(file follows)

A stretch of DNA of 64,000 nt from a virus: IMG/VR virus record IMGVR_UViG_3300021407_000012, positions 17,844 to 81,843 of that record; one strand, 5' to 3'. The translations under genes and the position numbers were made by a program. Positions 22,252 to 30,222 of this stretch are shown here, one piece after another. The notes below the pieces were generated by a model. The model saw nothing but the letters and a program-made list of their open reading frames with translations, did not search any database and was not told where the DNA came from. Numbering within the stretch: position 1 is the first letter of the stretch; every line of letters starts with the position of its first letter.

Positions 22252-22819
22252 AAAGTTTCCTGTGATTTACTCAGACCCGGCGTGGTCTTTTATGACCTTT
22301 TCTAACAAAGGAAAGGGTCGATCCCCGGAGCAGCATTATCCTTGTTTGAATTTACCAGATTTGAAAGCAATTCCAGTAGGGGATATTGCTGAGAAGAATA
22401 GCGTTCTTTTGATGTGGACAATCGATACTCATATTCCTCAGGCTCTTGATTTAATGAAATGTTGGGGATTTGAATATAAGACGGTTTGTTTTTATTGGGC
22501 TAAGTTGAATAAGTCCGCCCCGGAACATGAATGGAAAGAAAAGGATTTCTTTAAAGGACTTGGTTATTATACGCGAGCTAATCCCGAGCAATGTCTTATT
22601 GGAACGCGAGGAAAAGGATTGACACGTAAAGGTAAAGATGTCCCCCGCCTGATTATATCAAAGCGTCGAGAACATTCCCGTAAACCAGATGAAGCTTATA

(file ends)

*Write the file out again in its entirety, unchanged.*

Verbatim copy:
A stretch of DNA of 64,000 nt from a virus: IMG/VR virus record IMGVR_UViG_3300021407_000012, positions 17,844 to 81,843 of that record; one strand, 5' to 3'. The translations under genes and the position numbers were made by a program. Positions 22,252 to 30,222 of this stretch are shown here, one piece after another. The notes below the pieces were generated by a model. The model saw nothing but the letters and a program-made list of their open reading frames with translations, did not search any database and was not told where the DNA came from. Numbering within the stretch: position 1 is the first letter of the stretch; every line of letters starts with the position of its first letter.

Positions 22252-22819
22252 AAAGTTTCCTGTGATTTACTCAGACCCGGCGTGGTCTTTTATGACCTTT
22301 TCTAACAAAGGAAAGGGTCGATCCCCGGAGCAGCATTATCCTTGTTTGAATTTACCAGATTTGAAAGCAATTCCAGTAGGGGATATTGCTGAGAAGAATA
22401 GCGTTCTTTTGATGTGGACAATCGATACTCATATTCCTCAGGCTCTTGATTTAATGAAATGTTGGGGATTTGAATATAAGACGGTTTGTTTTTATTGGGC
22501 TAAGTTGAATAAGTCCGCCCCGGAACATGAATGGAAAGAAAAGGATTTCTTTAAAGGACTTGGTTATTATACGCGAGCTAATCCCGAGCAATGTCTTATT
22601 GGAACGCGAGGAAAAGGATTGACACGTAAAGGTAAAGATGTCCCCCGCCTGATTATATCAAAGCGTCGAGAACATTCCCGTAAACCAGATGAAGCTTATA